By Jenifer Guzman ’15
Unauthorized youth brought into the country by their parents, ‘dreamers’ as they are called, suffer the consequences from unrealized immigration reform. Yearning to go to college and make their parents proud, their wings are cut preventing them from making their dreams come true. For the past year politicians from Democratic and Republican parties seemed to agree on taking real actions towards fixing the broken immigration system. It seemed probable for immigration reform to be enacted; that is until Republican House speaker John A. Boehner went back on Republican word, making immigration reform impossible this year.
According to an article in the New York Times by Jonathan Weisman Boehner said, Republicans are not ready to work with Democrats whom they could not trust to follow their Republican principles on immigration, a blueprint to what they believe a reform should consist of. Conservative Republicans believe reform isn’t necessary. They say a reform would be the same as granting amnesty to illegal aliens.
What fault do these Dreamers have? Students who would have qualified under the DREAM Act introduced in 2001 are often referred to as “Dreamers.” The title has been used to define the minority in the U.S. who were brought to the country at an early age without documentation but have assimilated to U.S. culture and have been educated by U.S. school systems. With no fault of their own Dreamers whom strive for a better future get cut off.
According to http://www.immigrationpolicy.org, 65,000 undocumented children who have lived in the United States for five or more years graduate high school every year. In New York and 14 other states they can legally attend college, but they don’t due to ineligibility for financial aid. These barriers prohibit an average of five to ten percent of undocumented high-school graduates from attending college. By cutting off the remainder of Dreamers, the country gets deprived of future ingenuity, considering that a large number of these students graduate within the top percent of their class.
Without means to legalize their status even those who do attend college are forced to work illegally in jobs where they cannot put their wasted creativity, talent, and secondary education to use. Students work involuntarily in a cash economy getting paid under the table. This is the problem that affects the economy and society. If these students could legalize their status through a necessary reform, $329 billion would be added to the U.S. economy in addition create 1.4 million new jobs by 2030.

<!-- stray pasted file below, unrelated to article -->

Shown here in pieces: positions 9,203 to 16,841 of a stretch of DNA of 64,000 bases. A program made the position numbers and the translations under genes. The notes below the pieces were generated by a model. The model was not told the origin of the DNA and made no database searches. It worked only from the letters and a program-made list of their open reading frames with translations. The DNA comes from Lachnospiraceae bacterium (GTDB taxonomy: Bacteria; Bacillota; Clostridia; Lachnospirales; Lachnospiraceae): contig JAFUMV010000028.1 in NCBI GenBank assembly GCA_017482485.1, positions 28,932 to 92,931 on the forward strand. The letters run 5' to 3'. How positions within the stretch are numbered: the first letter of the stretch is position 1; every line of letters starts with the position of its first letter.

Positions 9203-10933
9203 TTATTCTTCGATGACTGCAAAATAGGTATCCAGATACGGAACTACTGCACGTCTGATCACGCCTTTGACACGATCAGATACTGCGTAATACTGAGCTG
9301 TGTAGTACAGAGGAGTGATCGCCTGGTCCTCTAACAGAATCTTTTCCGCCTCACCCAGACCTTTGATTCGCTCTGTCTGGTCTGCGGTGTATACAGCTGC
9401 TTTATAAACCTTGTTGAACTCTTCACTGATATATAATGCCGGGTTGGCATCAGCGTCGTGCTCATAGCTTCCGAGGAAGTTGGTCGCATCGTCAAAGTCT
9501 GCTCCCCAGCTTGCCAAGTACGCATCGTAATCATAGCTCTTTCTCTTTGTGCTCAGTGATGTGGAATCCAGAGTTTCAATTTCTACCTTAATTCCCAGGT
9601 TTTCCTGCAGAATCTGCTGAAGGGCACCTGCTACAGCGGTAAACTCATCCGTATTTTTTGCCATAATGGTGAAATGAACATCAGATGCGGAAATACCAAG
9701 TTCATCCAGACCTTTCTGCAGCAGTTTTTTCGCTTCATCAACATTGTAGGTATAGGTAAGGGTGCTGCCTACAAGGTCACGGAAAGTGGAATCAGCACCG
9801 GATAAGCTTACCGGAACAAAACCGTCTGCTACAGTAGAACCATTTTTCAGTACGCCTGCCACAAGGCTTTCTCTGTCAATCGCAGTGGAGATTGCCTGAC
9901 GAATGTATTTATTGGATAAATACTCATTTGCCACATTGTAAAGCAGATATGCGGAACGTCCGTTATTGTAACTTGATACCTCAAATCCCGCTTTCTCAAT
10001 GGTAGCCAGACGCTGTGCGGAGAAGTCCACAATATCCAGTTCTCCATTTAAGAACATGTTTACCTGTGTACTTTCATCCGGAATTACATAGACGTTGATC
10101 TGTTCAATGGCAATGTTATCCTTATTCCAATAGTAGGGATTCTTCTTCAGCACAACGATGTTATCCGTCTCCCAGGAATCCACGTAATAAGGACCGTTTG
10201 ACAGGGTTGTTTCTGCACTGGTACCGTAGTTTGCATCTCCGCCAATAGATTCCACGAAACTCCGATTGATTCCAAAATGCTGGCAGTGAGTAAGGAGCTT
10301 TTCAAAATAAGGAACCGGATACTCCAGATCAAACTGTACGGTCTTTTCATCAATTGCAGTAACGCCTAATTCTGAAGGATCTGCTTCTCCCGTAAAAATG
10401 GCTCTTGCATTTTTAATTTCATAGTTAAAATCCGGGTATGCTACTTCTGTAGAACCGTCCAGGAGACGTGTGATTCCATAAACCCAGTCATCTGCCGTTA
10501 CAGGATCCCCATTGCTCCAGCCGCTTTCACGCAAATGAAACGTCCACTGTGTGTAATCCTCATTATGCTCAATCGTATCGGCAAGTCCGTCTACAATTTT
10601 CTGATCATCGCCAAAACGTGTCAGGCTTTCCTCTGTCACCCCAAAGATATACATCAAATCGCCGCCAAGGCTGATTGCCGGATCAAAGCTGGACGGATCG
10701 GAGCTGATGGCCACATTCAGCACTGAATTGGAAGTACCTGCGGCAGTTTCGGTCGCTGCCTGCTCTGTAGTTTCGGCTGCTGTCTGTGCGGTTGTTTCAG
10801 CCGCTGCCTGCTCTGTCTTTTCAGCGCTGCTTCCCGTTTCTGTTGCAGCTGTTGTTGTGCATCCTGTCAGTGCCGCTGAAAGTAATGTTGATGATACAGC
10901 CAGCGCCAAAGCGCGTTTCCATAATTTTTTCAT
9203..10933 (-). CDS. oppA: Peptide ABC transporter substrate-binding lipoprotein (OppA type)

According to a report by the Center of American Progress, given the opportunity to receive additional education and move into better paying jobs, undocumented students would pay more in taxes and have more money to invest in the U.S. economy. The reform bill passed in the Senate S.744 would decrease the federal budget deficit by $135 billion in 10 years
and $380 billion in 20 years. Citizenship would allow undocumented immigrants to contribute $606 billion to Social Security supporting 2,400,000 American retirees. Deporting these undocumented students would be harmful to them and the country.
In contrast deporting the 1.4 million Dreamers would cost the government roughly $17 billion. As stated by http://www.americanprogress.org, the tedious task of deporting one individual cost about $12,500. This would not include the rest of the 11.5 million recorded undocumented immigrants living in the United States in 2011. If all illegal immigrants were deported $2.6 trillion would disappear from the country’s gross domestic product over the course of ten years, as well as $285 billion to deport all undocumented civilians over the course of five years.
The old adage that legalizing undocumented immigrants would negatively impact those who are native born Ameri-cans, especially in this dwindling economy is false. There is no direct correlation between the two. According to the immigration policy report, since 2001 states whose colleges have allowed undocumented students to enroll have not experienced a large num-ber of immigrant students. The campuses did not suffer financial burdens; on the contrary these measures tend to increase school income by bringing in tuition from students who otherwise would not be in college.
An IPC study of 2011 data from the American Community Survey discovered that, on the county level, there is no sta-tistically backed up relationship between the unemployment rate and the presence of recent immigrants who arrived in 2000 or later. If there were then states with a high population of undocumented immigrants would see a greater unemployment rate be-cause immigrants are more likely to work for lower wages and longer hours due to necessity.
Immigrants decide to stay because they have started their families here. Most have been in the country for more than a decade, and know that if economic conditions are bad in this country, they are worse in their home countries. They don’t choose to stay in the shadows deliberately. No one does. Students whom are deported are forced back into a country they do not know, most have spend their lives in the United States from pre-k to twelve grade. Dreamers wake up every morning to work or go to school, but fear someone finding out their status and being deported.
Politicians need to stop avoiding the problem. Lost potential of undocumented students, wasted talent and broken dreams stem from the incompetence of politicians to compromise on imperative immigration reform. Undocumented but American, Dreamers want to step out of the shadows. If separating families is not reason enough to call for reform, politicians should open their eyes to the extensive economic benefits dreamers could offer the country if they were granted citizenship.